Via his Instagram story he offered a more personal touch:
“Obviously as a competitor you always want more, but I think the whole weekend was really good.
“I’m just going to enjoy the last barbecue in Barber and then head down to St Pete and get familiar with the heat.
“[At Barber] From lap one to the last lap you just push all the time, physically super hard, you can follow cars, it’s been a really good experience.
“The team has been mega with me, helping me learn. So a good race and looking forward to some more.”
All in all, I’d have been very impressed if you told me that Grosjean would bag a top 10 before the race.
That’s before it became the strategical minefield of a race it was, and don’t forget that the tiny Dale Coyne team is facing four Andretti cars, three Ganassi cars and four Penske cars capable of running up front. That’s 11 cars from the top teams before you even look at the medium sized teams, which are still bigger than Coyne.
St Pete (pictured above) is going to be a much bigger challenge for Grosjean having had no testing there going in. However, it’s incredibly exciting to see how Grosjean gets on as US street circuits seem to be a bit marmite for drivers coming from Europe; you love them or hate them. Grosjean attacking the barriers – not literally – in Florida could be a great watch.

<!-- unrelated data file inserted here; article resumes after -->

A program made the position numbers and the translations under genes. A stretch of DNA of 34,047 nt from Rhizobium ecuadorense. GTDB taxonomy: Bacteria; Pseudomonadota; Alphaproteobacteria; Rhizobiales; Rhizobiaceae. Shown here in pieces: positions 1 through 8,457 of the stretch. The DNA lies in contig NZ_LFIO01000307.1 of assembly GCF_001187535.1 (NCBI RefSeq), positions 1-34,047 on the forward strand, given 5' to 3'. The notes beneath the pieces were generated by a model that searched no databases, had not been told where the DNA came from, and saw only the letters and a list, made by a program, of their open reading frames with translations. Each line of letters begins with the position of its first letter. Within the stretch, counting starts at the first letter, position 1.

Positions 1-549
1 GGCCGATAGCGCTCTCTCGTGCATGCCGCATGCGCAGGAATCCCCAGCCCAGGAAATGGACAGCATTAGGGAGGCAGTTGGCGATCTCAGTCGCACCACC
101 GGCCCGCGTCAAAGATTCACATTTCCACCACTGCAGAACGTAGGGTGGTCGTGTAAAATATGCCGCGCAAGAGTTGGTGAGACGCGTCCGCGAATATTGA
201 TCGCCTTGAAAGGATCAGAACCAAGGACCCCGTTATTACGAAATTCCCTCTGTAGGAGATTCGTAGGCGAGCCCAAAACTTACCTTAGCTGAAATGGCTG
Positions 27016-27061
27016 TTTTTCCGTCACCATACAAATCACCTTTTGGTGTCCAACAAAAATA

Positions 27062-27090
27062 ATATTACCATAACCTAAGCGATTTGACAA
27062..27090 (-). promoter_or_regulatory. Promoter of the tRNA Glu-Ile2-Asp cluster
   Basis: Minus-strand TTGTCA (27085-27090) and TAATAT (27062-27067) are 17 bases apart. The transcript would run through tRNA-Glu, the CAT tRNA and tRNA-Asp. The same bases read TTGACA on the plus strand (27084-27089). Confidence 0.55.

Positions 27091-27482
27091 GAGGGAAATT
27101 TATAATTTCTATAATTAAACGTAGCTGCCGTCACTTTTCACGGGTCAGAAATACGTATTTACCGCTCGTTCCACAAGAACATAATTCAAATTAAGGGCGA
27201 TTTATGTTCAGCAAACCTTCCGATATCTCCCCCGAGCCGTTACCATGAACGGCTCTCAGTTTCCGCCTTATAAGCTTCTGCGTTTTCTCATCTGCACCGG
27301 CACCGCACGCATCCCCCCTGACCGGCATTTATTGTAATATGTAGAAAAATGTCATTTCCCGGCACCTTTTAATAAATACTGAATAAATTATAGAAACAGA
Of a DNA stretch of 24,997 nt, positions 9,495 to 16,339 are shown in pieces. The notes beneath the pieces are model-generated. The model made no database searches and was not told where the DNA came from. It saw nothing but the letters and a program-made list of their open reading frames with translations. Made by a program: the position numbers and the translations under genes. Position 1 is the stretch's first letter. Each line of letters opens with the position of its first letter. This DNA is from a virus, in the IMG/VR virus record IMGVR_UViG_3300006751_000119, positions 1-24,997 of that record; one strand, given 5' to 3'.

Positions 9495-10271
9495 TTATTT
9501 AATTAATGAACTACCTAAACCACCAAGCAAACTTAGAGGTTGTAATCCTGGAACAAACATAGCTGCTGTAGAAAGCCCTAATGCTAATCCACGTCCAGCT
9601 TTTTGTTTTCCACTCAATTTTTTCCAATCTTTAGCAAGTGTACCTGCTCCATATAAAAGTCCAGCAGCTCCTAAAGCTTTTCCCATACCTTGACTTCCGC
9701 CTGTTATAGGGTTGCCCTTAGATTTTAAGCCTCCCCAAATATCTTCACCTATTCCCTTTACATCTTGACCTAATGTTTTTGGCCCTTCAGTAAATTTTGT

How the other high-profile rookies got on
McLaughlin – the world on his shoulders unfair
I always felt Scott McLaughlin was on a hiding-to-nothing entering Barber.
Short of a Formula Ford outing in his youth McLaughlin has spent his whole career in touring cars.
OK, he had substantial testing and one race outing before this IndyCar season, but his Team Penske team-mates talking him up and saying he’d definitely win a race and fight for the championship this year really hasn’t helped with the weight of expectations on him.
It means McLaughlin qualifying 12th and finishing 14th in a really strong field looks like a poor result, but it was good in many ways.
Of the Penske drivers, Will Power qualified up front and had clean air which was great for his weekend. Newgarden crashed. McLaughlin qualified ahead of Simon Pagenaud, who was 15th.
P14 in the race. Learnt a tonne this weekend, nice to get a race under my belt. Team had great pit stops and the car had good speed! Bring on St Pete next week, thank you for the support! #SM3 pic.twitter.com/HSZ7ubkdgs
— Scott McLaughlin (@smclaughlin93) April 19, 2021